- Night Vision Infrared Camera
- Consumer Thermal Camera
- Thermal Temperature Camera
- Thermal Security Camera and Fire Scanner
- Automotive Thermal Camera
- Thermal Imaging Search and Rescue Camera
- LRF Module and Handheld Laser Rangefinder
- Infrared Detector
- Thermal Module
- Microwave Radar
What Can You See with a Infrared Camera?
A infrared camera is a device that converts thermal energy (heat) into visible light to analyze a specific object or scene. The resulting images are called heatmaps and are analyzed through a process called thermography. Infrared cameras are complex devices that process captured images and display them on a screen. These images can be used for point-of-care diagnosis or processed by dedicated software for further evaluation, accuracy and reporting output. Thermal imaging cameras take temperature measurement to the next level; instead of getting numbers for temperatures, they get pictures that show differences in surface temperature.
1. What can a infrared camera see?
Visible light is what we see around us every day. It is the only part of the electromagnetic spectrum that we can see. Visible light occupies only a small area of the electromagnetic spectrum, while infrared radiation (IR) makes up a much larger percentage. If we want to see what's going on in other parts of the spectrum, we need specialized equipment. All objects absorb, reflect and even transmit energy at various levels. Different materials release heat or cold energy at different rates. It is this energy that can be detected by infrared devices and displayed as images.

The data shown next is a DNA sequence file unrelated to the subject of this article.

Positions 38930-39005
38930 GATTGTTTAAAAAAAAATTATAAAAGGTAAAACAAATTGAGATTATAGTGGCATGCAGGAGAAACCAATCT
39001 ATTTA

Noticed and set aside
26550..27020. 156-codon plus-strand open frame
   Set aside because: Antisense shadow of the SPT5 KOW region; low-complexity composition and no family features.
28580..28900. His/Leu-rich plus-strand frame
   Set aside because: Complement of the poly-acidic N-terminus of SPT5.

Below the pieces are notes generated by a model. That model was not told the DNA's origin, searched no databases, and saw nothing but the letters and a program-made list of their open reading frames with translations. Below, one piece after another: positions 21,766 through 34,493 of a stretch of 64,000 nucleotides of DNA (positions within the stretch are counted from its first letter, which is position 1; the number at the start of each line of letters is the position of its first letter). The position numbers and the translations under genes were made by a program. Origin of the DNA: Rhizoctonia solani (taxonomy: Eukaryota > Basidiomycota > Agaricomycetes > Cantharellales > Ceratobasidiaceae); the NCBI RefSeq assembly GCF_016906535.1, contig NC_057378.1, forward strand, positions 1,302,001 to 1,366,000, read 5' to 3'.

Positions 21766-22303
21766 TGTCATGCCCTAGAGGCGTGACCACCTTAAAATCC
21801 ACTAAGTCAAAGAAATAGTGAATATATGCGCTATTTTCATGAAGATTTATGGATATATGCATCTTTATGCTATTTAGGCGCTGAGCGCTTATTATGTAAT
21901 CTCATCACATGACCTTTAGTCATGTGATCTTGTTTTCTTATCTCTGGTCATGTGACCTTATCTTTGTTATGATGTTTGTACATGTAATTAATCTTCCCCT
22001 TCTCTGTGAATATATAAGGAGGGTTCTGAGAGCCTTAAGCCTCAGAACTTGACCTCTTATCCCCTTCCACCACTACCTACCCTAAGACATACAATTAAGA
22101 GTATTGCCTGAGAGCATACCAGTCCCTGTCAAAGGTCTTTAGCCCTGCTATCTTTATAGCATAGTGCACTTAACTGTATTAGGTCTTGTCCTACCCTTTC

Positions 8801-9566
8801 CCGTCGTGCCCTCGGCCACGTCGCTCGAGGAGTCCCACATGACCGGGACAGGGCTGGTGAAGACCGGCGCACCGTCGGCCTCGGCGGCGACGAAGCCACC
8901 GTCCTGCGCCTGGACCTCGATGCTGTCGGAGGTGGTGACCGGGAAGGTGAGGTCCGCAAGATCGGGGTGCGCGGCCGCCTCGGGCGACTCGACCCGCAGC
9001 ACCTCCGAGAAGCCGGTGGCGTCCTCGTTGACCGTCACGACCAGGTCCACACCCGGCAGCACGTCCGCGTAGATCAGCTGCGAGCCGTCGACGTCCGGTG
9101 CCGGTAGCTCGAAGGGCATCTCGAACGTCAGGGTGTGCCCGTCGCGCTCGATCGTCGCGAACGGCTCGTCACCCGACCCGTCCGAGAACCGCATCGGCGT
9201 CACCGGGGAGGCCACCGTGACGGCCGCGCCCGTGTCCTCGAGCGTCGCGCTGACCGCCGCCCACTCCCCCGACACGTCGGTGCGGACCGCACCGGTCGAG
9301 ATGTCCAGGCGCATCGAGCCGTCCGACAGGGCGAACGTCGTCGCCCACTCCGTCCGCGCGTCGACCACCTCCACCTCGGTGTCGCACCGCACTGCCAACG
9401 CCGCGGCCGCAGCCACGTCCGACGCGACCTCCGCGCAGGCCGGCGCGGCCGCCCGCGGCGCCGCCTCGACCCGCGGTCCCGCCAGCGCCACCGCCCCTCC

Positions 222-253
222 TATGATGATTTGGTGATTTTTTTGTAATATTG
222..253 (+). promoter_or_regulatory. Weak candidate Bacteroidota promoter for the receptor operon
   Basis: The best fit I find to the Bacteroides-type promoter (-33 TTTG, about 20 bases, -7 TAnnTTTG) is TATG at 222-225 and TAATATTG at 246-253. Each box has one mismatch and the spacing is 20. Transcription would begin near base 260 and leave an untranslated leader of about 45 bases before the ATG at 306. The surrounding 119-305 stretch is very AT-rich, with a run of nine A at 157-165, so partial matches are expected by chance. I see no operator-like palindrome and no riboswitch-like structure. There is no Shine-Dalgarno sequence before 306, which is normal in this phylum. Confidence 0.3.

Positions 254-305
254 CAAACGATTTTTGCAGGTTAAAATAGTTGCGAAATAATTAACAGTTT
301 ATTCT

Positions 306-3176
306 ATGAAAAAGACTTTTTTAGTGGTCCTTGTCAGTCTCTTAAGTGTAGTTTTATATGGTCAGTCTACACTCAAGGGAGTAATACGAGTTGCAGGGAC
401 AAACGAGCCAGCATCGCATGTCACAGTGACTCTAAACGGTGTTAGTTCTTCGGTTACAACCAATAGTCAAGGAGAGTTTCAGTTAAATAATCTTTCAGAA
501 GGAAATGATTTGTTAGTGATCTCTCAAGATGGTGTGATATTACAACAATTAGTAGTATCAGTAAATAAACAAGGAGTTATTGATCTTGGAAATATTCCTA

2. Application and use of infrared camera
Originally developed for military use during the Korean War, infrared cameras have migrated to other fields and found many uses. Firefighters use them to see through smoke, find people and locate fire hot spots. Law enforcement uses the technology to manage surveillance activities, locate and apprehend suspects, investigate crime scenes, and conduct search and rescue operations. Powerline maintenance technicians locate overheated splices and components to eliminate potential failures. Where insulation has failed, building construction technicians can see heat leaks to increase the efficiency of cooling or heating. Physiological activities in humans and other warm-blooded animals, such as fever, can also be monitored by thermal imaging.
3. The function of infrared camera
The camera has a variety of user-selectable color palettes, such as black/white hot, iron red or iridescent. The black/white palette helps identify details on images, and the rainbow palette has the best thermal sensitivity to show temperature differences. Different color palettes can also be used for different scenarios: white heat and black heat modes are suitable for finding heat sources in the dark, suitable for outdoor scenes such as hunting and night vision; iron red and rainbow can show rich details and subtle temperature differences, suitable for industrial measurement. temperature, circuit maintenance and other industrial scenarios.